Here at Wicker Park Lutheran Church, we are striving to do that with our A Place for All campaign. During our Lent/Easter sermon series entitled “A Place” we are exploring how the text is calling us to make a place for something and to then reflect on how we at WPLC are striving to follow Christ’s example. Today’s gospel is calling us to imagine “A Place of Giving.” To imagine how God’s gift of reconciliation and love can be emulated here. And we do that not in such a way that we worship ourselves as a sacrificial gift, but rather, we strive to follow in Christ’s footsteps to point to the glory of God.

And it’s fortuitous that earlier this week I saw this image of a seed being broken open to reveal abundant life during our weekly meeting with the architect. You see, this last week we got the preliminary sketches from our structural engineer. Part of what they sketched was the new support structures that will be needed to create a hole in the fellowship hall to put in an elevator. They talked about the steel bracing, the new footers, and emphasized the large opening we’re making in the floor. And knowing the text for this week, I couldn’t help but see the opening of the floor to be like that seed coat. For 118 years, those floors stood strong in place. And then when the conditions were made just right, when the congregation had built up the energy, when the timing of the pandemic subsided, when the financial warmth began to grow, and the best possible location was found, that seed was prepared to burst open and birth new life. It’s a new life that isn’t for us sitting here. After all, we all tackled those stairs this morning to get in here. But it’s for those who are outside these walls and those who sit at home watching us this very morning hoping that one day they can wheel, shuffle, or maneuverer into this place to experience the life found here.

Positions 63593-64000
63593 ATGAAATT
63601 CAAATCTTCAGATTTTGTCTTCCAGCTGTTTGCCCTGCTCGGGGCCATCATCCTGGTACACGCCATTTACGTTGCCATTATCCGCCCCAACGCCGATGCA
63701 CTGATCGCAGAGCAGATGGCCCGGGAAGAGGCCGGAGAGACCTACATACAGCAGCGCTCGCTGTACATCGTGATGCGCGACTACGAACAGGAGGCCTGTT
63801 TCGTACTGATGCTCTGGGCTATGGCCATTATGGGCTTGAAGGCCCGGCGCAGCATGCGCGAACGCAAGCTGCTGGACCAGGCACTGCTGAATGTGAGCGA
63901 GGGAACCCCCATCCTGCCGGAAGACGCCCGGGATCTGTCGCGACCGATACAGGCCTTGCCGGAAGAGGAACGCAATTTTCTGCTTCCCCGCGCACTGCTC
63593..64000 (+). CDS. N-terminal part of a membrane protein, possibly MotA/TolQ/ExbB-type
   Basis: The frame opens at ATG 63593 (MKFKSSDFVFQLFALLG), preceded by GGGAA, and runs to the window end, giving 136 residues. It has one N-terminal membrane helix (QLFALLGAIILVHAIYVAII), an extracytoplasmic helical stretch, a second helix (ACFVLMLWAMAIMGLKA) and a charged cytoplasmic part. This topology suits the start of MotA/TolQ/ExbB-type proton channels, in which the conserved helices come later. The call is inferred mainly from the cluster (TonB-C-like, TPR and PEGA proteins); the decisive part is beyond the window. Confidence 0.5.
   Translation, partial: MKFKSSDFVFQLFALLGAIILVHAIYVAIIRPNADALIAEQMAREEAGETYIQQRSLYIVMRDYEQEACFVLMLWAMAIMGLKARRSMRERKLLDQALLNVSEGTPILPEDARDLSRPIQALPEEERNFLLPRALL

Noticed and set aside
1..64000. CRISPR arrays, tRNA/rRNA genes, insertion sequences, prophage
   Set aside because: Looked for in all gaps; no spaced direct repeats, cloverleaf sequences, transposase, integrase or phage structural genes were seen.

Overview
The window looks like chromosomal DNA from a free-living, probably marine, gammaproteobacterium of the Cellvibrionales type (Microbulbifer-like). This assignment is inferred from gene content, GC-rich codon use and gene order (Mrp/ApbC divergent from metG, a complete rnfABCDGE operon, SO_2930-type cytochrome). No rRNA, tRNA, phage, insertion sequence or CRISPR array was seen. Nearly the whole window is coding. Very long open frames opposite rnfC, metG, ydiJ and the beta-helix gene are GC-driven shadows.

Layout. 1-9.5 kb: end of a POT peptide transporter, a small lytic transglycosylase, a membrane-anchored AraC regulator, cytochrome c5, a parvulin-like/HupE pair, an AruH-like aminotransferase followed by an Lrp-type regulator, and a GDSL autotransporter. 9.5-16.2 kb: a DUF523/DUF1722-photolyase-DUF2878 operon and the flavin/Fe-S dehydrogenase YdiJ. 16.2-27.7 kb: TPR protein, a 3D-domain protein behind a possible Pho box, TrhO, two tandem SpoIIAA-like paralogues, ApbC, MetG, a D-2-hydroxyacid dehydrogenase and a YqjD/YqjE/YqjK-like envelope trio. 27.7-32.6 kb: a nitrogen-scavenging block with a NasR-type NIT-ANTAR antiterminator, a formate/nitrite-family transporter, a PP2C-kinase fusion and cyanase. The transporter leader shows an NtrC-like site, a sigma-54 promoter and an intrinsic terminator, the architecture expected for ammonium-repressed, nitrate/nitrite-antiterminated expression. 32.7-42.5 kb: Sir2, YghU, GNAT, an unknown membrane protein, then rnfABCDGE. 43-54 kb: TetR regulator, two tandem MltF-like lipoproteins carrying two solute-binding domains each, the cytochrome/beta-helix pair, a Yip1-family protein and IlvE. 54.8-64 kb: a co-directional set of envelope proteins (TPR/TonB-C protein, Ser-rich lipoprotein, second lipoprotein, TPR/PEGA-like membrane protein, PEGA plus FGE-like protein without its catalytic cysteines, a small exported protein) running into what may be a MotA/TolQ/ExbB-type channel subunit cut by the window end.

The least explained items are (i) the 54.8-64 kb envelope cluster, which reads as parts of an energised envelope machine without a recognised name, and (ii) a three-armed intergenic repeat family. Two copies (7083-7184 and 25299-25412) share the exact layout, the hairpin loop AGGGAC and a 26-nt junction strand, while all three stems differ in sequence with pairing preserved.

Our seed is about to burst open not for our own glory, but for the glory of revealing God’s never-ending love and welcome. And will that new birth be different as the fellowship hall changes? Sure. And will that elevator be used for strollers or kitchen carts filled with treats? You bet ‘cha! But what we acknowledge is that the seed that is at the cusp of busting forth is one that we are cultivating together as a community as a part of God’s desire to create a place of giving, indeed a place given for all.

So as we continue today’s service and we welcome ten new members, we welcome them into a place of giving. God has called us to create places that welcome, to create places that build community, and to create places that share God’s love. So, in our journey during this Lent/Easter cycle, I pray that we remember our God’s love for us without exception. I hope that we begin to envision how we might be able to partner with God by giving of ourselves, our church, and our space. I pray that we might know that we have a God who stops at nothing to tear open the containers that hold us back all for the sake of love. Amen.